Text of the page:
With health science documenting new benefits of eating food raw, more and more people are discovering the wonders of uncooked vegetables.
One medical study has show that eating raw food can reduce hypertension and lead to weight loss.
Other research has shown that raw vegetables are rich not only in vitamins and minerals, but also in enzymes, natural sugars and trace elements. They help stabilize and normalize natural bodily functions.
Listed here are ten veggies you will certainly want to include uncooked in your Paleo meals:
- Cucumbers – These make a great snack or salad item, extremely low in calories and high in vitamins A, C, and folic acid. The outer skin contains magnesium, silica, molybdenum, and potassium, too.
- Bell Pepper – Recommended varieties are red, yellow and orange. The green version is typically immature and can be difficult to digest.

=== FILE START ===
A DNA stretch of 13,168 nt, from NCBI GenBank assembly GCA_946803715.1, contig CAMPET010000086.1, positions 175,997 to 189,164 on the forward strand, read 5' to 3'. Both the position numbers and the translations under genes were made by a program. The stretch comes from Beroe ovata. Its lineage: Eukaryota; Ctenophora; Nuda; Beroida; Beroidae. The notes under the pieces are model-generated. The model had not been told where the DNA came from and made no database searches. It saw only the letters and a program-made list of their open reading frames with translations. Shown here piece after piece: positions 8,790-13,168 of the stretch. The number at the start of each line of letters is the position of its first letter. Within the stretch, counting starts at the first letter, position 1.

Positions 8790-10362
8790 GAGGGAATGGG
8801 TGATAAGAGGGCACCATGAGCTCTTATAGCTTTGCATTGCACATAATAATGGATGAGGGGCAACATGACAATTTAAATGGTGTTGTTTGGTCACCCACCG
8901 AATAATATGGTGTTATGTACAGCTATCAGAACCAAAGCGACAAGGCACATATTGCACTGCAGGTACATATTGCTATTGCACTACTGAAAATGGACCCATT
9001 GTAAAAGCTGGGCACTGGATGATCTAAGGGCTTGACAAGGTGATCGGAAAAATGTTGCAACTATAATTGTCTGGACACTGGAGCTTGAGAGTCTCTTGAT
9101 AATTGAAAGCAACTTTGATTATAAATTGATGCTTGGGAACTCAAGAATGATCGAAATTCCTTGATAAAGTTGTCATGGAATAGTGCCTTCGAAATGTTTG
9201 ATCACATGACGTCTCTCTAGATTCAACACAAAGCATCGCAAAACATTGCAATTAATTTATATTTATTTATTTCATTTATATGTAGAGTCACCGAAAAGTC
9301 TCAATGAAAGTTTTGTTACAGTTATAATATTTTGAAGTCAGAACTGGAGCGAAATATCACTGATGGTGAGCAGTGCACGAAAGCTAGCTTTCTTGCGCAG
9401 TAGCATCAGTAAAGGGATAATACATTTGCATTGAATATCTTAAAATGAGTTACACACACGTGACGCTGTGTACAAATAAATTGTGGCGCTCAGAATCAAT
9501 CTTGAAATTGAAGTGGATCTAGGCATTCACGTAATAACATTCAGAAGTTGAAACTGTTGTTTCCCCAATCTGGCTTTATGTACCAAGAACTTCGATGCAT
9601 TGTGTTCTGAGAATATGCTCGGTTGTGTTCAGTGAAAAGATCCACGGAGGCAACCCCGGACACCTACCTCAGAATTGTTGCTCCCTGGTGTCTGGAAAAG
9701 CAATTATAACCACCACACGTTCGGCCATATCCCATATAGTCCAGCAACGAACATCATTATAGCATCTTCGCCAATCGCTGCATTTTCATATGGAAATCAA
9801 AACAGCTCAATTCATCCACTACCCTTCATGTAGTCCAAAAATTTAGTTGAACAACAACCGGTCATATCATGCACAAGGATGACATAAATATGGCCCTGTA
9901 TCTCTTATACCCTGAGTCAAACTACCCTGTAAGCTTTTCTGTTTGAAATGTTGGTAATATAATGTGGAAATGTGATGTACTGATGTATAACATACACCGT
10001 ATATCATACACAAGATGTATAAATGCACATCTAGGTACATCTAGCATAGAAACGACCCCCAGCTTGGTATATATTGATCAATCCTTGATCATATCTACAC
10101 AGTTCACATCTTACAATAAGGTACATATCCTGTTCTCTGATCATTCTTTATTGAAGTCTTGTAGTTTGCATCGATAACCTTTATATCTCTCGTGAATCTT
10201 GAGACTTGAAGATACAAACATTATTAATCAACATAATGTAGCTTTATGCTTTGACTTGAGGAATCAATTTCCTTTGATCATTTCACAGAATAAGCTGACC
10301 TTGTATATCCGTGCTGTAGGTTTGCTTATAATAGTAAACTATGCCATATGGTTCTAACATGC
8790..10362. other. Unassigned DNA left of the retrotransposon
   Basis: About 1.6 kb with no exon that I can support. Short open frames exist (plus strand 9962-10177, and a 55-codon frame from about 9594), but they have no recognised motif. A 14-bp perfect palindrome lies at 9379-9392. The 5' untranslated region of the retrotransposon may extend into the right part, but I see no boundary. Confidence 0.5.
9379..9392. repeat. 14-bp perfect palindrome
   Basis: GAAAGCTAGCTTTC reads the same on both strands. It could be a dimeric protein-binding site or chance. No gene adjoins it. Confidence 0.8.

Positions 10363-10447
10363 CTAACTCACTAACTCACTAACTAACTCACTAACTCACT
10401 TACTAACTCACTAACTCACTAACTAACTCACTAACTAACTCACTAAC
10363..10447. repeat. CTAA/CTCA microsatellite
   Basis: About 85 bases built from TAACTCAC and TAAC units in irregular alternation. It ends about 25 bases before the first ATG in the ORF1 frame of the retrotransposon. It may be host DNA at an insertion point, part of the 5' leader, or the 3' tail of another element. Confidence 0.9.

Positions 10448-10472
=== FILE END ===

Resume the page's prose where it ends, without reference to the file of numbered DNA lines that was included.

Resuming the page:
- Broccoli Florets – An acquired taste for those used to the cooked variety. Chop them up in small pieces when starting out.
- Carrots – Can you say “beta-carotene?” Carrots are a super snack food, sweet from natural sugars and full of vitamin C, too.
- Celery – Chewing celery uses up more calories than it puts in. High in dietary fiber, it’s versatile for salads, as sticks on a veggie tray, or munched alone with a touch of sea salt.
- Leafy Vegetables – Not just for salads; they also make great wraps as a healthy substitute for tortillas or breads. Try raw spinach, as well as all varieties of lettuce and cabbage.
- Snap Peas – Another delicious addition to salads, these so-called “snow peas” are loaded with antioxidants and anti-inflammatory nutrients.
- Sprouts – It is easy to grow sprouts at home: bean sprouts, alfalfa sprouts, radish sprouts, lentil sprouts, and more. Try adding them to sandwiches as well as salads.
- Summer Squashes – These include both yellow squash and zucchini, which can be juiced as well as sliced, chopped, julienned, or coarsely grated for eating raw.
- Radishes – Whether sliced in salads or eaten whole, radishes bring the heat to eating food raw. Try daikon (Japanese long radish) for variety.
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